Christian Ehrhoff and Vancouver Canucks Contract Talks at a "Stalemate"

Kevin WContributor IINovember 13, 2010

ANAHEIM, CA - OCTOBER 01:  Christian Ehrhoff #5 of the Vancouver Canucks plays against the Anaheim Ducks at Honda Center on October 1, 2010 in Anaheim, California.  Vancouver won 4-2.  (Photo by Stephen Dunn/Getty Images)
Stephen Dunn/Getty Images

On Hockey Night in Canada's The Hotstove, analyst Pierre Lebrun reported that talks between the Vancouver Canucks and Christian Ehrhoff regarding a contract extension have hit a "stalemate." 

Lebrun reports the Canucks made an offer to Ehrhoff's agent Rick Curran and a counter-offer was made. Both parties have decided to "wait a few weeks, maybe until the new year" before they resume contract talks.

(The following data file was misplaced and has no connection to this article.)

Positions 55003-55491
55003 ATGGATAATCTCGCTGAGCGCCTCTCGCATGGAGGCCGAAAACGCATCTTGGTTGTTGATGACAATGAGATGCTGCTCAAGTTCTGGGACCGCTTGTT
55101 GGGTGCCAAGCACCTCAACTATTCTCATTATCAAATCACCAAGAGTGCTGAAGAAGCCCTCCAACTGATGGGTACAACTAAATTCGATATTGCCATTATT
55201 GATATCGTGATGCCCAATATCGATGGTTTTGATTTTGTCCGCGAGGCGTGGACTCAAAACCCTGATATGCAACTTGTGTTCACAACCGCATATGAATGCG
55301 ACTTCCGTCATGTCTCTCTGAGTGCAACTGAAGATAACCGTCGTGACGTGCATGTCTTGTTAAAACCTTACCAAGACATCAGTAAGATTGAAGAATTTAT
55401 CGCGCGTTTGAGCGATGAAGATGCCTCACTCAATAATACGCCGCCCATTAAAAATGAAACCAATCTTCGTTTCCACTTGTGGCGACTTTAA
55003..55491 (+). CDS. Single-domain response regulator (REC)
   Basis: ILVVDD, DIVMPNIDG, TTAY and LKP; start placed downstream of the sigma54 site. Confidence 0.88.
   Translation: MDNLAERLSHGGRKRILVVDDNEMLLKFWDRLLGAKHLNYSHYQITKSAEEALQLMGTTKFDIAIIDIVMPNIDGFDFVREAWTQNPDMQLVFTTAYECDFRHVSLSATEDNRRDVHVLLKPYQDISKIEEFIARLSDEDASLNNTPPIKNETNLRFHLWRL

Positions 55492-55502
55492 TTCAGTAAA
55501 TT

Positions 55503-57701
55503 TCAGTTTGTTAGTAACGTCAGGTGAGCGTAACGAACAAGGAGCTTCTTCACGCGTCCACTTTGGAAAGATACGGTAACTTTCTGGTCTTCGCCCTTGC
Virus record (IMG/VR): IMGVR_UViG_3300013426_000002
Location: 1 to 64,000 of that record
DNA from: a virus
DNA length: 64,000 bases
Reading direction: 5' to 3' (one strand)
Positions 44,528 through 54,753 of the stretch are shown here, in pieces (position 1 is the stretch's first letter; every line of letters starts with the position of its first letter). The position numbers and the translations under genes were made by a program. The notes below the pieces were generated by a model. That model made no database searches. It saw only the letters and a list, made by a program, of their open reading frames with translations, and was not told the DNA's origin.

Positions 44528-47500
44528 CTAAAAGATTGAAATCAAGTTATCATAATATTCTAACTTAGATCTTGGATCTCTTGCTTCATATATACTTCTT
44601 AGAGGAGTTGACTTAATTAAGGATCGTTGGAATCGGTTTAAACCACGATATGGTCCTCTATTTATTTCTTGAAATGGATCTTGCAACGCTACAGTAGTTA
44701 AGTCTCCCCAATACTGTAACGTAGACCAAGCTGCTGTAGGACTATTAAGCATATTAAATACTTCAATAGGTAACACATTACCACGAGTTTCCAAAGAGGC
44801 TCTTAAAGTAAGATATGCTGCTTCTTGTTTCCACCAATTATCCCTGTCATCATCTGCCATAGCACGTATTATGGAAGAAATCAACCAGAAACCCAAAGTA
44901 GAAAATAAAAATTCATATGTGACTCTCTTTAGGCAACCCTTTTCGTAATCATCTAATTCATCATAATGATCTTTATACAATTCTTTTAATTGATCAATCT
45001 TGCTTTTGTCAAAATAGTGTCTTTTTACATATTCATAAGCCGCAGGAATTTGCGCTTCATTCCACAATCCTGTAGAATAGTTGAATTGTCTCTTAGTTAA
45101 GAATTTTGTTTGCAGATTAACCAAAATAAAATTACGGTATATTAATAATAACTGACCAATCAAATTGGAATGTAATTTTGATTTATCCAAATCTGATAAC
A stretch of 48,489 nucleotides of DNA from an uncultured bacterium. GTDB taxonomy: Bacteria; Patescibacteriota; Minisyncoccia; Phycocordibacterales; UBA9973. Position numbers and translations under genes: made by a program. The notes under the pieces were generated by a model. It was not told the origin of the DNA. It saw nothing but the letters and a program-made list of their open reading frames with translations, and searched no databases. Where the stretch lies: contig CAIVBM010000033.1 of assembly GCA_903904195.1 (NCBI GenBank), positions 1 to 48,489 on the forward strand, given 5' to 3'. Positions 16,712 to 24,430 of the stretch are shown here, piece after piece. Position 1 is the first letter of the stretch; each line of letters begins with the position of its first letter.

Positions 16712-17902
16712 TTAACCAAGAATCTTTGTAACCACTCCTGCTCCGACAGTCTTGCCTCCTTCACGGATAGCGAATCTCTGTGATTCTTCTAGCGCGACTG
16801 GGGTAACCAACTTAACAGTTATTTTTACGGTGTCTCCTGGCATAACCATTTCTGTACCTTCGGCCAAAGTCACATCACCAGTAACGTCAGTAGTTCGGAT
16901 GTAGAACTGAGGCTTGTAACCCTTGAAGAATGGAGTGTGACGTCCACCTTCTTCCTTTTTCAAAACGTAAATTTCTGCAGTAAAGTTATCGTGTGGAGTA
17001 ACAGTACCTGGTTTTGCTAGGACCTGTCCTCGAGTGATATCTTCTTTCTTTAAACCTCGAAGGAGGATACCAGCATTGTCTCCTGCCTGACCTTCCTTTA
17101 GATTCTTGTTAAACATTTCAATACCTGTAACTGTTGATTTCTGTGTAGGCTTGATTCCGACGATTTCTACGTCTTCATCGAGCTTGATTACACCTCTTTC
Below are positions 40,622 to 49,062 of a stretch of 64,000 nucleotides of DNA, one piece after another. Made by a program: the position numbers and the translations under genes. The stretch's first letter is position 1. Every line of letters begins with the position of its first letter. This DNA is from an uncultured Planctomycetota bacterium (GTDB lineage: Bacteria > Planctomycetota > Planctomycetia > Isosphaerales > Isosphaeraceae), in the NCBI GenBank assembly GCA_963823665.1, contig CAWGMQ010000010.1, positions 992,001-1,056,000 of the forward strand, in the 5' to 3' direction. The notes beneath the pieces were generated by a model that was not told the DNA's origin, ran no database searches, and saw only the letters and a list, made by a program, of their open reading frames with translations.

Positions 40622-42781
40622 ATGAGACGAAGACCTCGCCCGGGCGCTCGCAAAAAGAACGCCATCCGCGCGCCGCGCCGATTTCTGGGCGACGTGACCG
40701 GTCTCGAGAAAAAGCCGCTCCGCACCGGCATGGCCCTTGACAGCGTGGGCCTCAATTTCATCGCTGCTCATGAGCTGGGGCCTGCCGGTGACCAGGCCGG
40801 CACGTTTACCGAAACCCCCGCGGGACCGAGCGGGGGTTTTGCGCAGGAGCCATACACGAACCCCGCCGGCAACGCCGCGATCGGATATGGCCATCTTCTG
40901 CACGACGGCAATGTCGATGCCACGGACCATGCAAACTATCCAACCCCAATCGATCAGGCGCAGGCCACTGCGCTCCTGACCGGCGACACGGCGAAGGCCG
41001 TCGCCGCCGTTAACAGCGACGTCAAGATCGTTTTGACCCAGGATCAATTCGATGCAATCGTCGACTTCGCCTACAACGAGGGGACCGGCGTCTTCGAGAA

He speculates the Canucks are willing to offer between $4 million to $5 million in annual salary, but realizes that Ehrhoff knows on July 1st as an unrestricted free agent he can get more as there aren't many puck-moving defenseman available on the market.

Ehrhoff, 28, is in his second year as a Canuck and is in the final year of a three-year contract signed back in 2008 that pays him $3,400,000 with an average annual value of $3,100,000. He is slated to become an unrestricted free agent on July 1st, if unsigned.

Last year, he set career highs in goals with 14 and points with 44 points. After 16 games, he is on pace this year to eclipse his career high in points.

Two offensive defenseman that recently signed contract extensions include Pittsburgh Penguins' Kris Letang and the Calgary Flames' Mark Giordano.

Letang signed at the end of the 2008-09 season for $14 million over four years for an average annual value of $3.5 million.

Giordano signed just a few weeks ago for $20.1 million over five years for an average annual value $4.02 million.

Both Letang and Giordano were 30-point players when they signed their contracts and Ehrhoff's a 40-point guy, so he will be getting a raise and more than $4 million a season. It's just a matter of if Ehrhoff's willing to take less than market value to play for a winning and contending team.